Section 50.65(a)(3) states, in part, that in performing monitoring and preventive maintenance activities, an assessment of the total plant equipment that is out of service should be taken into account to determine the overall effect on performance of safety functions. Several licensees' processes and programs were found to be weak in assessing the safety impact of removing equipment from service for maintenance or monitoring.
a. At one facility several examples were identified where the licensee underestimated the risk associated with plant configurations established for performing on-line preventive maintenance. For this facility, one unit was operating for extended periods with a power operated relief valve block valve shut and a pressurizer spray valve out of service. The licensee did not recognize that this configuration contributed to plant risk. As a result, on several occasions, the increase in core damage frequency associated with taking additional plant equipment out of service for maintenance was significantly underestimated.
b. At other facilities, the licensees' processes for assessing safety impact were weak. Risk matrices and other risk assessment tools used by some licensee's for assessing the acceptability of taking combinations of equipment out of service were too limited in scope and in some instances, failed to include risk significant systems. Procedures for using these risk assessment tools did not always provide sufficient guidance on their limitations. In addition, personnel responsible for making these assessments were not always knowledgeable of the limitations of these tools.
4. Failure to Include Decommissioning Stage Reactor SSCs Within the Scope of the Maintenance Rule
As stated in Section 50.65(a)(1), the maintenance rule applies to "Each holder of a license to operate a nuclear power plant under Sections 50.21(b) or 50.22." During the Dresden Independent Safety Inspection 50-237/96-201; 50-249/96-201 (Accession Number 9612270052) the NRC inspectors identified that the licensee had incorrectly excluded from the scope of the rule certain Unit 1 SSCs that are required to ensure the spent fuel is maintained in a safe condition. Although the licensee had established appropriate surveillance activities for these SSCs, they had not established goals or performance criteria as required by the rule. They believed that Unit 1 was no longer considered an operating plant because it had been defueled and therefore did not come under the scope of the rule. However, the NRC inspectors confirmed that even though the Unit 1 license had been amended for possession only, it remained an operating license under Section 104 of the Atomic Energy Act, as described in 10 CFR 50.21(b) and, therefore; should have been included within the scope of the maintenance rule. The failure to include certain Unit 1 SSCs within the scope of the rule was identified as a deficiency.
The maintenance rule was amended effective on August 28, 1996 to clarify the requirements for nuclear power plants that had decided to terminate their license. Section 50.65(a)(1) now states that for a nuclear power plant for which the licensee has submitted the certifications specified in Section 50.82(a)(1), this section shall apply only to the extent that the licensee shall monitor the performance or condition of all SSCs associated with the storage, control, and maintenance of spent fuel in a safe condition, in a manner sufficient to provide reasonable assurance that such SSCs are capable of performing their intended functions. These requirements include setting goals or performance criteria for any SSCs required to maintain the spent fuel in a safe condition; monitoring against those goals or performance criteria, and taking appropriate corrective action when those goals are not met.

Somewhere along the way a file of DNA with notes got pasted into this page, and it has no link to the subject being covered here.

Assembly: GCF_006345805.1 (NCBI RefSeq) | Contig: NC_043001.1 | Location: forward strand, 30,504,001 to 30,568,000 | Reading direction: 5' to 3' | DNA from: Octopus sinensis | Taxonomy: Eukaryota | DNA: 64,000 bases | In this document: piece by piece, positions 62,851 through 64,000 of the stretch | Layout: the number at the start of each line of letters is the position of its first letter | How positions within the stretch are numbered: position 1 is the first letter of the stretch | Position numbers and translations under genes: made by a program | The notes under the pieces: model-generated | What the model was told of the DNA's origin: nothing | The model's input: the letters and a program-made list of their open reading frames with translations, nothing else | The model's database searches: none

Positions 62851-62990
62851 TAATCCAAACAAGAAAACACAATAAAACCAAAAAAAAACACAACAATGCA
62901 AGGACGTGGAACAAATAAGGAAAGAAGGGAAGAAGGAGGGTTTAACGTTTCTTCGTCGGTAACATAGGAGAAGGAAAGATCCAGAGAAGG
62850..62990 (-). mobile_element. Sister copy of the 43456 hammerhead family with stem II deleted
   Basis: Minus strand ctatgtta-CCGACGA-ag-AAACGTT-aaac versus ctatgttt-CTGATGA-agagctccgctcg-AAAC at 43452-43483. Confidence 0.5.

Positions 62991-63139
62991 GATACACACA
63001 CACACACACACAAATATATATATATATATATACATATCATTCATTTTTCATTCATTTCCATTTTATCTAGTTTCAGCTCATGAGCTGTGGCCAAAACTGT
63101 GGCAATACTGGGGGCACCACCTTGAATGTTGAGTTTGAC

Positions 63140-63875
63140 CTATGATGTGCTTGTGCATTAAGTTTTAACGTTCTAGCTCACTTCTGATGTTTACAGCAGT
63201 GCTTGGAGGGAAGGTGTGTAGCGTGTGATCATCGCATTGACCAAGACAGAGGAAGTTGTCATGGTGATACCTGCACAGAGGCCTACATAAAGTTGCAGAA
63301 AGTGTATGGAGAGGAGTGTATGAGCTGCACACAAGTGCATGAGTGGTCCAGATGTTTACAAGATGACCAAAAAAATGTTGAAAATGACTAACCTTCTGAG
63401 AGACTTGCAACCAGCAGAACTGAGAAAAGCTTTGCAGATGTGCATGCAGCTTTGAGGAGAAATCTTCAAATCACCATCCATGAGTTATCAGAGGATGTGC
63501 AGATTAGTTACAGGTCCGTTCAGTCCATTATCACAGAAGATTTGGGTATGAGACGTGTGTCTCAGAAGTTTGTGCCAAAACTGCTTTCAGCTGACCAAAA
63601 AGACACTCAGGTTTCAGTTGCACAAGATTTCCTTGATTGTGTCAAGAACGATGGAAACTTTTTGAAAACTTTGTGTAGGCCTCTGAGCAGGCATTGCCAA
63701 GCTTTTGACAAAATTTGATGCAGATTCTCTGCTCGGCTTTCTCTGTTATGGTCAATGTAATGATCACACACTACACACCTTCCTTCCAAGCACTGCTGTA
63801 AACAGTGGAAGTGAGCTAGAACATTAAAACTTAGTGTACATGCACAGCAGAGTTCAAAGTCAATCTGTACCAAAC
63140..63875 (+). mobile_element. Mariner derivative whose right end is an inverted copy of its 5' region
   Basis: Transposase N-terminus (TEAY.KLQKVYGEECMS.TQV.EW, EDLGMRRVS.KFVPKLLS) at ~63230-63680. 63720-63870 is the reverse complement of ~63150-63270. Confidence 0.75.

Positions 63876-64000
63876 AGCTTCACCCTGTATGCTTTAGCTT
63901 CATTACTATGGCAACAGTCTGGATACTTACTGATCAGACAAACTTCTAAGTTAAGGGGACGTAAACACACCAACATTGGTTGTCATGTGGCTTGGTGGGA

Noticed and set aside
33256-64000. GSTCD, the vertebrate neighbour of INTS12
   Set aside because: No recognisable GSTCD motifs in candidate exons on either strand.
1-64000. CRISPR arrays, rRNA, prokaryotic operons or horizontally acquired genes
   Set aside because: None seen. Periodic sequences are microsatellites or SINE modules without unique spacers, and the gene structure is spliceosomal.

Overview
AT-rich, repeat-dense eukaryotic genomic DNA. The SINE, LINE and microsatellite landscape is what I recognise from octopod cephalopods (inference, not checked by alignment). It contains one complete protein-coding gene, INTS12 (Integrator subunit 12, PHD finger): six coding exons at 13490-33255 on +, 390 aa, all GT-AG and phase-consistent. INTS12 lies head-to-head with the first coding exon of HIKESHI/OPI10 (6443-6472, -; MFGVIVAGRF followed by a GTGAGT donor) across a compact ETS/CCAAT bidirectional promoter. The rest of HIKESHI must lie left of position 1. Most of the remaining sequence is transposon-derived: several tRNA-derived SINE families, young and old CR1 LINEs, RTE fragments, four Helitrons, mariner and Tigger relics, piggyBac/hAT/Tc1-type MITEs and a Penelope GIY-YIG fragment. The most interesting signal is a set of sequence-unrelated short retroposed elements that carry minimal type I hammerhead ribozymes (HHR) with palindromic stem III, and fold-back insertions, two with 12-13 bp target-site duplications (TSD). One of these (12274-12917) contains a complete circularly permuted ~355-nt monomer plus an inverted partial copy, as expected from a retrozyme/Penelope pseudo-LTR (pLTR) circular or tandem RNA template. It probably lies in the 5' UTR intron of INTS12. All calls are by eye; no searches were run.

In order to ensure industry-wide understanding, the staff has clarified these issues and others in Revision 2 to RG 1.160. In addition, as part of its efforts to maintain effective communication with the industry and the public regarding the maintenance rule, the NRC staff has developed a "Home Page" for the World Wide Web. The intent of the home page is to provide a comprehensive, up to date, resource of maintenance rule-related regulatory documents, guidance documents, inspection procedures, and inspection reports in a searchable format. The NRC staff will make the Home Page publicly accessible after prototype testing is complete.

This information notice requires no specific action or written response. If you have any questions about the information in this notice, please contact one of the technical contacts listed below or the appropriate Office of Nuclear Reactor Regulation (NRR) project manager.

signed by M.M. Slosson

Thomas T. Martin, Director
Division of Reactor Program Management
Office of Nuclear Reactor Regulation

Technical contacts: Donald R. Taylor, NRR
(301) 415-8472

Charles D. Petrone, NRR
(301) 415-1027

Attachments: 1. List of Maintenance Baseline Inspection Reports

(NUDOCS Accession Number 9704110050)


IN 97-18
April 14, 1997


Palo Verde Units 1, 2 & 3 50-528/96-09
08/21/96 9608260100
Cooper Station 50-298/96-12 10/07/96 9610150125
Peach Bottom Units 2 & 3 50-277/96-07
10/09/96 9610210114
St. Lucie Units 1 & 2 50-335/96-13
10/16/96 9610310141
D.C. Cook Units 1 & 2 50-315/96-09
11/14/96 9611220150
Hatch Units 1 & 2 50-321/96-12
11/22/96 9612020162
Sequoyah 1 & 2 50-327/96-12
01/02/97 9701170016
Prairie Island Units 1 & 2 50-282/96-12
01/10/97 9701140119
Nine Mile Point Unit 1 50-220/96-12 01/15/97 9701240126
Perry Unit 1 50-440/96-14 01/29/97 9702050111
Washington Nuclear Project 2 50-397/96-18 01/29/97 9702030185
Indian Point 3 50-286/96-80 02/14/97 9702210210
Surry Units 1 & 2 50-280/97-01
02/20/97 9702250357(ltr)
Davis-Besse Unit 1 50-346/97-02 03/06/97 9703110189
Catawba Units 1 & 2 50-413/97-01
03/20/97 * not available
Waterford Unit 3 50-382/97-01 03/21/97 * not available

* As of the date of this information notice, the inspection report had not been entered into the NRC NUDOCS system.